Would road user charging work in practice?


Despite the recent implementation of significant reforms to boost investment in roads, the long-term condition of one of our most valuable public assets remains a major concern for UK business.

This is hardly surprising given the importance of roads to the national economy. Almost 90% of respondents to the CBI/AECOM Infrastructure Survey – published last month – see roads as either crucial or beneficial to their operations.

Given the high proportion of UK companies that rely on the road network, the message to government is clear: investment in roads is critical to business.

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At a minimum, 96% of businesses expect to see current capital spending commitments delivered, providing clear justification for the Government’s £15bn Road Investment Strategy (RIS).

Yet more than half of respondents want to see further increases in investment beyond what was promised in the last parliament.

With the vast majority (96%) of firms concerned about congestion on Britain’s roads and more than 80% also concerned about poor quality, there is clearly a need for upgrades that maintain existing roads as well as add capacity.

Importantly, improvements to the local road network are considered just as important as improvements to motorways. With businesses equally reliant on both networks, underinvestment in local roads could create problems for businesses that risk undermining the benefits of improvements in the Strategic Road Network (SRN). And with the RIS firmly focused on the SRN, there is a robust argument for additional funding in local roads. This is perhaps unsurprising given the underinvestment in local roads experienced in recent years.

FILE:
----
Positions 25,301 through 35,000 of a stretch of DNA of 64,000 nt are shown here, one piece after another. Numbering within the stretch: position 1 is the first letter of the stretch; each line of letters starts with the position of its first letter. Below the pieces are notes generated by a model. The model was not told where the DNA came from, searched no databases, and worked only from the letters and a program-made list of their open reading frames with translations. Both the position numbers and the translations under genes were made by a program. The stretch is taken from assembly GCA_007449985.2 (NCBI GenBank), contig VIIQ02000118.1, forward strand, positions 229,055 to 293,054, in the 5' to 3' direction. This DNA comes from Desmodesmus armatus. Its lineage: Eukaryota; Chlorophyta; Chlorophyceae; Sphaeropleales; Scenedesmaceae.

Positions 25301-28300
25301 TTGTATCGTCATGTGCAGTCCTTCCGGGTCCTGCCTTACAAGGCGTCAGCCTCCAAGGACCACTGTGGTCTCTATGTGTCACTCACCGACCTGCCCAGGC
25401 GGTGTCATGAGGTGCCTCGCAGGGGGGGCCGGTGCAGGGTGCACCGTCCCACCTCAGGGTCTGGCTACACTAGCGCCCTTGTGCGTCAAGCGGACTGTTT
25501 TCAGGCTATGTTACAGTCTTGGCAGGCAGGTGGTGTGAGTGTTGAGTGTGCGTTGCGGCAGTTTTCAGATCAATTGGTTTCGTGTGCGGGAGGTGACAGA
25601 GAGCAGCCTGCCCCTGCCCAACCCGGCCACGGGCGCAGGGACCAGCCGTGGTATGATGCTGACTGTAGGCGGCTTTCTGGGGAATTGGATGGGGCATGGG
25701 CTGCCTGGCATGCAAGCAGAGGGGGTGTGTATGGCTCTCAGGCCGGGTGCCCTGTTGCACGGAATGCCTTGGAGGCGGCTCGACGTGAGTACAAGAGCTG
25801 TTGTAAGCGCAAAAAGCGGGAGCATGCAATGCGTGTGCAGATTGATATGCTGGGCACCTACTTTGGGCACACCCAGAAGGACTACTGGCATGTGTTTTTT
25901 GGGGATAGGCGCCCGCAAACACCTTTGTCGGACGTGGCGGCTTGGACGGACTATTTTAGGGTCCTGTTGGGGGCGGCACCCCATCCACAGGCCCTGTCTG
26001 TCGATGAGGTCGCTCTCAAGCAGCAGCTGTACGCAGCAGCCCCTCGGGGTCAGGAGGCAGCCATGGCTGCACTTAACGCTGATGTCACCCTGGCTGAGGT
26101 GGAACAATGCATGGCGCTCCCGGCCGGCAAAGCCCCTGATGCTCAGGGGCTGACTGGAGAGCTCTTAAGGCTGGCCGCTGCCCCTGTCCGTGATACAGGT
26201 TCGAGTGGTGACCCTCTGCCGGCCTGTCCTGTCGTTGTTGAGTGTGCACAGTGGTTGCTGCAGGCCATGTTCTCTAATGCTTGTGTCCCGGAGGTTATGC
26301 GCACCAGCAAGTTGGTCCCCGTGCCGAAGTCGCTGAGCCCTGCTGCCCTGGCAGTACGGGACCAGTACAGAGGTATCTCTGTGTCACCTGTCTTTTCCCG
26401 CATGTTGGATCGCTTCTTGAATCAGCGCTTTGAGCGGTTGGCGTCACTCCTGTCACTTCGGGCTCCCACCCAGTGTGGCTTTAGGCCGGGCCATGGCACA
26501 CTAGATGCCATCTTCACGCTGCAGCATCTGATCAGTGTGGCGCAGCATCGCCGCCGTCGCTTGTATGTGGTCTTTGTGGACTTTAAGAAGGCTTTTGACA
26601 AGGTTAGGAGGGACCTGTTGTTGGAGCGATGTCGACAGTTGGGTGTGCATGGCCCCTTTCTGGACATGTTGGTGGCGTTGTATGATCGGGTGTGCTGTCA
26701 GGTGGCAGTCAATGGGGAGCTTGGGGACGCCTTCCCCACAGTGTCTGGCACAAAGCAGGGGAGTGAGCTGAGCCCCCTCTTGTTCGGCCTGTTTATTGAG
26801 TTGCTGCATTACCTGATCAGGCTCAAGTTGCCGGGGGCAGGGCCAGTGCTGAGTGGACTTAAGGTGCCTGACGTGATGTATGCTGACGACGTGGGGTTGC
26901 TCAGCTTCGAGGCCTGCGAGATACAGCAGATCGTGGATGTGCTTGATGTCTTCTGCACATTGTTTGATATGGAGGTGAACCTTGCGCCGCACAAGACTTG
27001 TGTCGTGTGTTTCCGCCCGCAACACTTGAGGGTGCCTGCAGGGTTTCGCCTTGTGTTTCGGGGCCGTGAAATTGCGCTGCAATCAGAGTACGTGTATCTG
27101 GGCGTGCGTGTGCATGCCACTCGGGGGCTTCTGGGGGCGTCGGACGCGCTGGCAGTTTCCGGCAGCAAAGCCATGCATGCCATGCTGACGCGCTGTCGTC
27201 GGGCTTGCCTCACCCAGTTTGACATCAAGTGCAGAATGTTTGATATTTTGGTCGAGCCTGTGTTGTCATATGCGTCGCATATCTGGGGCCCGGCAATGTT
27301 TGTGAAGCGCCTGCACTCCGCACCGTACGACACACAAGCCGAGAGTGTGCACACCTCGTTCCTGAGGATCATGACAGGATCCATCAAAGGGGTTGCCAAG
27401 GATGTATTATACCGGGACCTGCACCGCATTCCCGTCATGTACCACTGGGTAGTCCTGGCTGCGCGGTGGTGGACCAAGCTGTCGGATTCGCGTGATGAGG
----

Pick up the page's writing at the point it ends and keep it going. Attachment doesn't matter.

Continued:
Yet there was a rather unexpected finding in the survey: almost three-quarters of firms are open to some form of roads pricing if it leads to greater investment. To put this in context, 30% are open to roads pricing and 42% are open to roads pricing in return for lower roads taxes, indicating possible support in principle for road user charging of some description.

However, it remains to be seen whether the concept would work in practice. The use of road charging to address urban traffic congestion in large UK conurbations, such as the congestion charge in London, has been considered for some time.

Road charging can also provide a revenue return on specific pieces of privately funded infrastructure. Yet widespread inter-urban road charging systems similar to those used in other countries could prove more difficult to implement.

Dave Beddell of AECOM

Compared with some of the UK’s European neighbours, key corridors of our strategic network operate in relatively close proximity to one another. They exist in parallel with regional road networks, offering road users alternative ‘free’ routes with minimal delays.

The economic and political viability of implementing road user charging on a wider scale therefore remains complex. But our survey findings suggest that UK business is receptive to new ways of roads funding provided it leads to improvements in the capacity and operating condition of our roads.

Roads feature in seven of the Government’s top 40 priority infrastructure investments outlined in the National Infrastructure Plan (NIP). With the NIP expected to continue to evolve during this parliament, 98% of infrastructure providers say that an evidence-based assessment of need would be a welcome development.

Basing the delivery of a long-term strategy for UK infrastructure on assessment of need is of course favourable in theory. Yet more detail will be required to demonstrate how this could work cross-sector. Bringing together existing frameworks for prioritising the economic return on investments across different areas of competing – and often seemingly contradictory – infrastructure needs will be difficult.

Developing a data-driven approach is the likely answer and industry will no doubt look to the newly formed National Infrastructure Commission to advise on this issue. One thing is clear: the business case for additional investment in roads is compelling.

Dave Beddell, Market Sector Director, Strategic Highways – Europe, AECOM


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